Functional Ingredients. Over one-third (23 of 64) of the approved products used the popular indigestible dextrin as the "functional ingredient," using claims related to gastrointestinal health and/or blood sugar control. New ingredients used for the first time in approved FOSHU products in 2003 included polyglutamic acid for calcium absorption, phospho-oligosaccharide calcium ("Pos-Ca"), which "remineralizes teeth," bunaharitake (a tree fungus) extract for "people beginning to be concerned about hypertension and touichi extract for people beginning to be concerned about blood sugar levels.
Health Claim Categories. It is interesting to note that the six primary FOSHU health claims categories accounted for all of the new product introductions in 2003, although with some changes in the wording of the claims. Gastrointestinal health, blood sugar control, dental health, calcium absorption, blood cholesterol and lipid control and blood pressure control were the health claim targets. A few of the FOSHU products were allowed to make more than one health-related claim. It is no coincidence that most of these same health-related conditions are an important part of the annual nutrition survey of the Japanese population commissioned by the Ministry of Health, Labor and Welfare.
Product Forms. Nearly 40% (25 of 64) of the FOSHU products approved this year were considered "soft drinks" (including seven powdered soft drinks), which is consistent with the historical FOSHU experience. Other popular product forms included ten "sardine processed foods" with sardine peptide as the functional ingredient, seven chewing gums, seven kale or barley processed foods and four tablet candies. Other approvals included cooking oil, mayonnaise, soup, soymilk, yogurt, etc.--typical of previous years.
There had been some concern that the modified FOSHU regulations enacted last year might have a negative impact on the number of FOSHU approvals, given the potential for increased costs of FOSHU product development because of new clinical study guidelines. That does not appear to have happened, however, perhaps because reputable Japanese companies regularly provide a nearly equivalent level of safety and efficacy scientific support for their non-FOSHU food and food ingredient introductions. For overseas companies without a Japanese presence, however, the requirement for at least one Japanese subject clinical efficacy study and the submission of extensive FOSHU application supporting documents in Japanese represents a significant financial commitment.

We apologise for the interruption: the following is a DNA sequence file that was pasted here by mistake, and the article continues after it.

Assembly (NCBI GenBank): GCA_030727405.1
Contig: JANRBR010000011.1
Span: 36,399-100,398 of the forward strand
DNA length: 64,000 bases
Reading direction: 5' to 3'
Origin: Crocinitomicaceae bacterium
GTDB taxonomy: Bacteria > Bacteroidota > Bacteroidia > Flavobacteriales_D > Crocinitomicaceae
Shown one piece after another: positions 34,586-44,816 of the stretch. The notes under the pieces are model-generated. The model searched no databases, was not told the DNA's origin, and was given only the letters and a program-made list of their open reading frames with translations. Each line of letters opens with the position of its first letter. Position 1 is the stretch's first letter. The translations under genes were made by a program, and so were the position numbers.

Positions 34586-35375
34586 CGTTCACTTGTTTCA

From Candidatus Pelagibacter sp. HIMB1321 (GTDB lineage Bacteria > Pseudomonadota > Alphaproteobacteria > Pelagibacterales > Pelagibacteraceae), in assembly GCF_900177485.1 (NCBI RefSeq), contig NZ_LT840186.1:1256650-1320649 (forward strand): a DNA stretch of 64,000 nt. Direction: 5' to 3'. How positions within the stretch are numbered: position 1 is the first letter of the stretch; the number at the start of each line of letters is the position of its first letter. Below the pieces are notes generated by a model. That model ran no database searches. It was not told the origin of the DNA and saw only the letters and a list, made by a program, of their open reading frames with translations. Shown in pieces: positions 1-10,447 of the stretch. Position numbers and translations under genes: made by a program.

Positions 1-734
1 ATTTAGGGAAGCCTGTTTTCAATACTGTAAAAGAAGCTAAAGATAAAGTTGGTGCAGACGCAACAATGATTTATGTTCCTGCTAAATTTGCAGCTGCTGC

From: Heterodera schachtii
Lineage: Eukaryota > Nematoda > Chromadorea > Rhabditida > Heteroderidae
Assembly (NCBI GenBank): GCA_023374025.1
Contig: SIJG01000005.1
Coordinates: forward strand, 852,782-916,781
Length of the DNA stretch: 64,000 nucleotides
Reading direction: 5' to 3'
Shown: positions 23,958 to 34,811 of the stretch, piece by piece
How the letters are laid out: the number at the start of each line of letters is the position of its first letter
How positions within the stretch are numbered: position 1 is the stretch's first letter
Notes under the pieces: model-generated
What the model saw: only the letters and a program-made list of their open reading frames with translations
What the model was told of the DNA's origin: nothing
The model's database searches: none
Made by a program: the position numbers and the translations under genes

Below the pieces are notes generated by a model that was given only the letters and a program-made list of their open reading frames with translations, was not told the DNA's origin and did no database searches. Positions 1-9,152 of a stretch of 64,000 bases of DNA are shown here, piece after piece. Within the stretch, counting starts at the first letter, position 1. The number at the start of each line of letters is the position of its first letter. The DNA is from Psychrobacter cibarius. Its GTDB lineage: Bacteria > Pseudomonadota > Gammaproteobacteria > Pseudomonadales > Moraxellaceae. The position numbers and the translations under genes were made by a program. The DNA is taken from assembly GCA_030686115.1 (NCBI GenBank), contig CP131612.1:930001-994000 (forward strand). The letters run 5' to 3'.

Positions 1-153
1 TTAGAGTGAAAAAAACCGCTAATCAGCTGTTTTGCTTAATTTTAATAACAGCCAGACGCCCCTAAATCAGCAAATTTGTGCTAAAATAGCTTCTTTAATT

Non-FOSHU Functional Foods
It is important to recognize that at the same time that the FOSHU market is growing, the introduction of new non-FOSHU functional foods is continuing in Japan as well. A scan of the "Functional Foods, Health Foods and Supplements" section of recent issues of the Japanscan Food Industry Bulletin published monthly in the U.K. provides some perspective on the products and ingredients of interest. Milk and yogurts with probiotics and prebiotics and lactoferrin, malted white and brown rice, chocolate and green tea polyphenols, fortified beverages and soymilks, slimming and sports drink products with amino acids, "balanced nutritional foods" with vitamins and minerals and conjugated linoleic acid (CLA) and soy isoflavones are just some of the examples featured.
Expectations for the Future
The outlook for continued growth in the functional foods and nutraceuticals categories in Japan is very positive, for all of the reasons mentioned. The recent challenge from outside Japan for the Japanese to demonstrate that the introduction of FOSHU products is having a measurable positive impact on the health of the Japanese population is beginning to be addressed. A positive correlation would be difficult for foreign regulatory bureaucrats to ignore as they attempt to develop new functional food and nutraceutical regulatory strategies for their respective countries.
Ron Bailey is president of California Functional Foods and has been an independent consultant for the past 18 years, focusing primarily on the transfer of food technology between the U.S. and Japan. He can be reached at 165 Almond Street, Ashland, OR 97520; 541-488-3184; Fax: 541-488-3274; E-mail: firstname.lastname@example.org.
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|Title Annotation:||Japan Insider|
|Date:||Dec 1, 2003|